Darsuniskis Jewish Cemetery
Darsuniskis (Darsunishok in Yiddish) is located in central Lithuania, about 20 miles from the district administrative center Kaisiadorys. Jews settled in Darsuniskis at the end of the 18th century. Even at their peak, the number of Jews in the town did not exceed more than 300-350. During the period that preceded WWI, many of them emigrated to the USA and South Africa. During the period of the Independent Lithuanian state (1918 – 1940) their number fell to 120 residents. Most of the Jews were engaged in petty trade, labor, and peddling. Some of them had small ancillary farms. According to the 1931 Lithuanian government census, Jews of Darsuniskis owned: 3 cloth shops, 2 liquor stores, and one restaurant. In 1937, there were still 13 Jewish artisans in Darsuniskis: 6 tailors, 3 butchers, a glazier, a blacksmith, a shoemaker, and a barber.
At the end of the 18th century, a Synagogue was built. Over time, the entire structure of Jewish community life was established in Darsuniskis, with a secular primary Jewish school being established, as well as various Jewish social and cultural institutions that operated in the town. The Darsuniskis branch of the Lithuanian Zionist Revisionist Union was also established in the town in the 1930s.
At the end of June 1941, after Germany conquered Lithuania, a ghetto was set up in Darsuniskis. The Jews were forced to do labor on farms in the surrounding areas, fix roads, and to do other manual labour. On August 15th 1941, armed Lithuanians led the Jewish men towards Kaunas and murdered them. The others, 69 women, 20 children, and 10 sick and old men, a total of 99 people, were massacred between August 28th and September 2nd 1941, in the Jewish cemetery in Darsuniskis. In autumn 1991, through the initiative of the local council, a memorial was erected in Darsuniskis with an inscription in Lithuanian and Yiddish: “Here, in 1941, in the Jewish Cemetery in Darsuniskis, Nazi murderers and their helpers murdered children, women, and men.”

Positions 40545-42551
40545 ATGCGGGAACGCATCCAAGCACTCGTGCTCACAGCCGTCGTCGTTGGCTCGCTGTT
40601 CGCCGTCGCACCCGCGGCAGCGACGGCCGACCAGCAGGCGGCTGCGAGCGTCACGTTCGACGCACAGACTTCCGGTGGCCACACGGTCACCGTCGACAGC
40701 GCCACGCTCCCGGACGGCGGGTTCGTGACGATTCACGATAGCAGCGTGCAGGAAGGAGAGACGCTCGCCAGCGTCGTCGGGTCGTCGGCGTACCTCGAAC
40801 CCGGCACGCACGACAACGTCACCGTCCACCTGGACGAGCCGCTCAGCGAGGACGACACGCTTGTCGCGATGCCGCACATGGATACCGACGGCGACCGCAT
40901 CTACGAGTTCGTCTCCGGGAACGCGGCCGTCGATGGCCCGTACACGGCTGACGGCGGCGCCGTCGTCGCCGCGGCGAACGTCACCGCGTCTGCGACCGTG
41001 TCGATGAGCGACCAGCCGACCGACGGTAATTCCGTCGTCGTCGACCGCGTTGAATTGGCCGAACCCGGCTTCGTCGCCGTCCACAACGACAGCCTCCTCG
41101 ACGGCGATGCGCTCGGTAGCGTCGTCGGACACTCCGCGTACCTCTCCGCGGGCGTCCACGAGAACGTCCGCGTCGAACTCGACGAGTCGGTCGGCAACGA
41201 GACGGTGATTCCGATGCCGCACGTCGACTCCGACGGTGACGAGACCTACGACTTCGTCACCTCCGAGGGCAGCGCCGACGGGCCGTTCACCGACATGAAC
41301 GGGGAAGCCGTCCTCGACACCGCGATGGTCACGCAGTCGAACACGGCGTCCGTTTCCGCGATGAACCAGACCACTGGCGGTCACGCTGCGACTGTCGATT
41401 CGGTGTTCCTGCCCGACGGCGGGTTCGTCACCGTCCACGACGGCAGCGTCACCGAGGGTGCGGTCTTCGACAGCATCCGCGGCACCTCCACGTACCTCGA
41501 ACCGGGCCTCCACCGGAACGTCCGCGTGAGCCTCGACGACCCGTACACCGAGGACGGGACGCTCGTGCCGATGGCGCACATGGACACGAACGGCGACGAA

The Jewish cemetery is located in the forest in the outskirts of the settlement. Тhere are around 100 gravestones or their fragments in the cemetery. The cemetery was in use until the destruction of the Jewish community during the Holocaust. Nothing was built on the cemetery grounds in the Soviet time. In 1996, the cemetery was registered into the Cultural Property Register of the Republic of Lithuania. There is a memorial stone with an inscription in Hebrew and Lithuanian: “The old Jewish cemetery. May their memory be eternal”.